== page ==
I wrote a little while ago about villains and how for as long as I can remember I’ve been fascinated by the antagonists in films, book, TV etc and I mentioned that I was part the way through having a portrait of Alex from A Clockwork Orange tattooed on my leg.
Well, as promised, this seemed like a good place to share the finished piece and perhaps write a little about why I chose to get an image of such a divisive character on my body in a pretty permanent fashion.
As long as I can remember I’ve loved movies. Particularly as a teenager, I consumed movies at a rate of knots, because that’s what we did. We went to the movies, or we rented movies (yes kids, that used to happen) and had sleepovers.
I saw A Clockwork Orange when I was maybe 16, and I still quite vividly remember watching it for the first time. It was at one of these movie night sleep overs with a couple of school friends where we rented a bunch of movies. I really couldn’t tell you what any of the others were – but I do remember A Clockwork Orange.
This was a film that fascinated me long before I really had any grasp on what the movie might actually be about. For years my brother and I went to the video store every week and rented 3 or 4 movies each. The ‘Staff Recommends/or Top 50’ section, whatever it was almost always included this movie.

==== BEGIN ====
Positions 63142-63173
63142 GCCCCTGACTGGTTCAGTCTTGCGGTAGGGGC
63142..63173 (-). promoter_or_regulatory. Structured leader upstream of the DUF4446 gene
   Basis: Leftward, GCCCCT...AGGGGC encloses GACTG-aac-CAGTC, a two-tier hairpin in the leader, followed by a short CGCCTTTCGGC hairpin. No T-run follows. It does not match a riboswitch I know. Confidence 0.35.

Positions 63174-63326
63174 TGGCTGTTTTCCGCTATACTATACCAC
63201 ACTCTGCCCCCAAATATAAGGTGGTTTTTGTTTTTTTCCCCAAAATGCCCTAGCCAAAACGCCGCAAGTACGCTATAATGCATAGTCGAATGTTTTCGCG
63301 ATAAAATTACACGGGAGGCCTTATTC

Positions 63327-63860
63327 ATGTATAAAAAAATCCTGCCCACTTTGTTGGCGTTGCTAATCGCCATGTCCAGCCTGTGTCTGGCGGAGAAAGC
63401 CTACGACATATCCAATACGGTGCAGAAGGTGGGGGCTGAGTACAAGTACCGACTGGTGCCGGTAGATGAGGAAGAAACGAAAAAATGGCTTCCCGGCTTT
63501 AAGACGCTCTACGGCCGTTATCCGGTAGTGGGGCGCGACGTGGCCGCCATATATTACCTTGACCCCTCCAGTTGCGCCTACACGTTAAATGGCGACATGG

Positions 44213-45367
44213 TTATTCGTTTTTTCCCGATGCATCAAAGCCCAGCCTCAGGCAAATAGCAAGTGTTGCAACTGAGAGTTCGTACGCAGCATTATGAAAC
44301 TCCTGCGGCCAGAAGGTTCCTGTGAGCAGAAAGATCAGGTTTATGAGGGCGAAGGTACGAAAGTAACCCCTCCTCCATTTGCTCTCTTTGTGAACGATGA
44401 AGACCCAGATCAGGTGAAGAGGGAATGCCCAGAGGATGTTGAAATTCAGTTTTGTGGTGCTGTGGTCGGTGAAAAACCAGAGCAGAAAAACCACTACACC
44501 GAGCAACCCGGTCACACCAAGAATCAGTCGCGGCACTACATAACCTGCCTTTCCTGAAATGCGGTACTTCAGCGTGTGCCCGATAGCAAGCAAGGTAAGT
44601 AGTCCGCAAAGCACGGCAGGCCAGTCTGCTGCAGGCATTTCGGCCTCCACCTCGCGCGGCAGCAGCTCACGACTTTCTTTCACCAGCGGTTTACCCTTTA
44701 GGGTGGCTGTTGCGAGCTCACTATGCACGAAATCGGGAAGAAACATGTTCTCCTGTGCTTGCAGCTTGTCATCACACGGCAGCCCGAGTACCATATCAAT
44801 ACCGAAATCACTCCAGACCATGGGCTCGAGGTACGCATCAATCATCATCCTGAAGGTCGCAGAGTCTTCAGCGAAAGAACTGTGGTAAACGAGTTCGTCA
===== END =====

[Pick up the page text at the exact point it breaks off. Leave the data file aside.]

It’s always been the case that if something is controversial or someone tells me I shouldn’t be watching itI am immediately drawn to it. I have a very strong dose of whatever that thing is that makes us want the things we aren’t supposed to have, so consequently, movies which disturb others intrigue me.
Each week I would pick up the copy of A Clockwork Orange from the shelf and examine the cover. The artwork is from the original movie poster which depicts Alex DeLarge, his famous false eyelash, holding a knife, with an eyeball on his cuff. It also has an R rating. And an R rating is very attractive when you’re 14. The film synopsis read ‘ Being the adventures of a young man whose principal interests are rape, Beethoven and ultra-violence’.
Probably not the most appropriate viewing for 14 year olds.
My initial impressions of the film were that it was not nearly as shocking as I thought it would be. And it was also quite long. I remember giggling with my friends during the scene where Alex almost waltzes around a room holding a large sculpture of a penis, and then bludgeons a woman to death with it. Because let’s face it, seeing someone beaten with a large ceramic cock is nothing short of hilarious – especially to a teenager.
Aside from being a juvenile and laughing at the giant ceramic penis, this is the first movie I remember watching that made me realise that movies can do more than simply entertain you. This movie made me feel something, it made me think about it, more deeply than I had ever thought about a movie before. It’s a film I go back to all the time, I’ve seen it more times than I could count and each time it still leaves me in awe of what a brilliantly constructed piece of cinema it is.
So why do this? It’s the ultimate tribute to one of my favourite works of art, and my love of great movies and great characters. Alex is a complex character as he moves through the film, he’s so many things; he’s a criminal, a student, a son, a dictator, a murderer, a prisoner, a patient, and a victim. He’s clearly despicable but he’s a beautifully constructed character and the kind that stays with you for a long time. At least for me, long enough to put him on my body permanently.